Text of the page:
Sam & Max - Season 2: Episode 2: Moai Better Blues Review (PC)

The short introduction for the uninitiated: Sam and Max are a dog and big mouthed rabbit team of freelance police, the stars of the Sam and Max adventure games from TellTale tames and a comedic duo that cracks this reviewer up pretty much every time. Sam and Max 202 – Maoi Better Blues is their latest adventure, second in the second season, and eighth since TellTale took over the pair. There…that out of the way let’s get down to the game.

Sybil, Sygil…I can see how the portal got confused Giant stone head that isn’t Lincoln!

When last we left our dynamic duo they had just shipped Santa off to Hell with the hopes that the big man will make it back out for next Christmas. After a leisurely trip back the two arrive to their battered and beloved street where the body of the Maim-a-tron robot is Jimmy Two Teeth’s new home and Sybil is being chased by a “rogue semi-sentient inter-dimensional portal.” The portal turns out to be the Bermuda Triangle and hilarity ensues as Sybil and Abe get sucked in and Sam and Max jump through because they really have nothing better to do and the triangle is blocking the office. They end up on Easter Island, the home of really big stone heads, lost pilots who have had too much to drink from the fountain of youth, a terrible prophecy and Ocean Chimps who will kill them if Sam can’t prove that Max should be their high priest. Complicate? Naw…just a typical day for a shoeless dog and a mouth with ears.

Without giving too much more about the story away I have to say that I enjoyed Maoi Better Blues tremendously. The story telling is tight and the puzzles are very well put together. There are some great lateral leaps that really make you focus your thinking and try things that would be silly in any universe but Sam and Max, but make perfect sense here. The tighter script means that I finished it faster, but in the end I was much more satisfied with the quality of what I’d played. Locationwise most of the action takes place on the island, which is refreshing. Even when you do return to the office world the only locations open to you are Bosco’s, Stinky’s and the garage where the COPS are working and there is a lot of effort put to keep you from just having to go back and forth and back and forth, which I appreciated.

Maybe my favorite part about this episode is that there is not a Soda Popper in sight. The 1970’s child stars drove me nuts in the first several Sam and Max episodes and it’s refreshing not to see them here. I loved the stone heads on the island and the baby versions of such notables as Jimmy Hoffa and Glen Miller added a unique new element to the interactions. There were a lot of interesting, if sometimes heavy handed, hints about what happened to the old Stinky, and Flint Paper was seen for the first time since Ice Station Santa. I really hope there is more of a character arc for him planned. I’d love to see a show down between him and Bosco, and I bet Max would too.

Awww…isn’t he cuuute? Flint Paper. I so wish you had a story arc

As usual the voice work for all of the characters was excellent, from mumbling Maoi to Jamaican accented Ocean Chimps I was never bored by the sound work. The background scores were also fun and upbeat, with good change up between the various environments. The music for Stinky’s can get a bit droning, but fortunately you can change the jukebox there and listen to any of the special numbers from the previous episodes if you’re bored.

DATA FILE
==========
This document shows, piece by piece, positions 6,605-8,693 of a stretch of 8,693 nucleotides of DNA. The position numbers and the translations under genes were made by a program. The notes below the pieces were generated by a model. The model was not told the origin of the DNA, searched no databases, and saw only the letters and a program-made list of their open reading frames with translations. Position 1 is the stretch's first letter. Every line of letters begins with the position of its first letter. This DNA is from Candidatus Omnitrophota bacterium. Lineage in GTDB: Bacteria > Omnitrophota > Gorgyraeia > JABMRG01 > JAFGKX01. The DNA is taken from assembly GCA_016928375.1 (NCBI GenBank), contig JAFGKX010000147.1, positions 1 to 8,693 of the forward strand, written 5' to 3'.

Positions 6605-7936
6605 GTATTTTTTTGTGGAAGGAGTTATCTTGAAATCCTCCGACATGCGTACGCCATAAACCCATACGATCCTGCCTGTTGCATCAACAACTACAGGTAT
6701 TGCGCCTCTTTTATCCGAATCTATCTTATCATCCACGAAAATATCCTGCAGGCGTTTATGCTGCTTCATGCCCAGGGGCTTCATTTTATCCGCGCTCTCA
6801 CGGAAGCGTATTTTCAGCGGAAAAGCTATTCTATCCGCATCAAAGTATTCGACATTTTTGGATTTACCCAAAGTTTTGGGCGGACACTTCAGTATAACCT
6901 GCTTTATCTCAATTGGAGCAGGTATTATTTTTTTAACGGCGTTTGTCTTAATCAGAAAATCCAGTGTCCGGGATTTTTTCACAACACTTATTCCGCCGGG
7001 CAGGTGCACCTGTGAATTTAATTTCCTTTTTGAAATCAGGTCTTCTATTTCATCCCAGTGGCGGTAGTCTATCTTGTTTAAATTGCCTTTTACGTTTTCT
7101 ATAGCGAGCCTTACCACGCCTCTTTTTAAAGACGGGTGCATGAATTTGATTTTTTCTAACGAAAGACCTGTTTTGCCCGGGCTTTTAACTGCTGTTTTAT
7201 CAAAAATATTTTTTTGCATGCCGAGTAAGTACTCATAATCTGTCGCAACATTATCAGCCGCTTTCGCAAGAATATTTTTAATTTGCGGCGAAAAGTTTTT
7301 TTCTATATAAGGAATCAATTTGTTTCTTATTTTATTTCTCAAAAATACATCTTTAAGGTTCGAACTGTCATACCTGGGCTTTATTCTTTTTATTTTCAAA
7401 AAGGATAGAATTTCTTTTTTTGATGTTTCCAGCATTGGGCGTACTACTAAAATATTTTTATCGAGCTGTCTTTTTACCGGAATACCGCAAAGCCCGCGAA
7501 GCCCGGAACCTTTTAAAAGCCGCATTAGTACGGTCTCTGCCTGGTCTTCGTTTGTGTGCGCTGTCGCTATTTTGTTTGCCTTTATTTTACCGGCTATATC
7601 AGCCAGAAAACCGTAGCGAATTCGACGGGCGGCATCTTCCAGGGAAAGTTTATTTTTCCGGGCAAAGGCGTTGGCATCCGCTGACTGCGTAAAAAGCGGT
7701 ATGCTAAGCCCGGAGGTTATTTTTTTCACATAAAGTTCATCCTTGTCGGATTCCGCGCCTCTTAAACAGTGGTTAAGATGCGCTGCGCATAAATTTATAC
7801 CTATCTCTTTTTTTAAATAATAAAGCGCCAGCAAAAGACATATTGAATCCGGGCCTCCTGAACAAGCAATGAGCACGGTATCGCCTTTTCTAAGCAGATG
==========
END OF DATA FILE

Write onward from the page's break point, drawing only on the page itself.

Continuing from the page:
Graphically there are no real surprises. The visuals continue to be tight and expressive while staying true to their comic book roots. I played this game on two systems, and definitely prefer the higher quality version, but even the lower option wasn’t overly annoying.

There were two mini games in this episode and while they could have just been something to keep the player busy, both play in nicely to accomplishing points in the story line and they’re amusing on their own. The almost obligatory driving challenge allowed for the mindless destruction of bagpipes in a nod to popular rhythm games such as Guitar Hero and Rock band, and I found myself giggling all the way through the resulting bagpipe version of ‘I’ve Been Workin’ On the Railroad.’

When it comes to paying homage to popular video game culture both of the past and the future Sam and Max excels. There was humor to be had from the get go, both in commentary and in interaction. Max’s obsession with wanting to keep the baby Jimmy Hoffa was almost disturbingly…dare I say it…cute. I also loved the use of portals and the connections made there with the popular Orange Box game.

If you’ve only just discovered the Sam and Max bandwagon it’s a great one to get involved in. The episodes are reasonably priced and most of them worth playing through more than once, which gives a bit of additional bang for the buck. Some folks may not find the humor to be their idea of funny, so that may be a personal draw back since the humor is the biggest driving force behind the game. The game is appropriately rated T for a bit of language use that I’m not sure I’d want repeated in front of the pre teen crowd.

Ocean Chimps ahoy! The Bermuda Triangle in Stinky’s, too bad it doesn’t suck up the food

All in all I’m thrilled with the progression of this series and anxiously waiting for the next daring installment. The writing is getting tighter with each pass and the folks at TellTale really seem to know what they want from the series and where they’re going with it, and I’m happy to be along for the ride!

Top Gaming Moment:
I admit it. I love ticking off the buried Maoi head and watching the lightening strike him, but my best gaming moment was definitely the bagpipe destruction. I played that part several times beyond the required, just for kicks.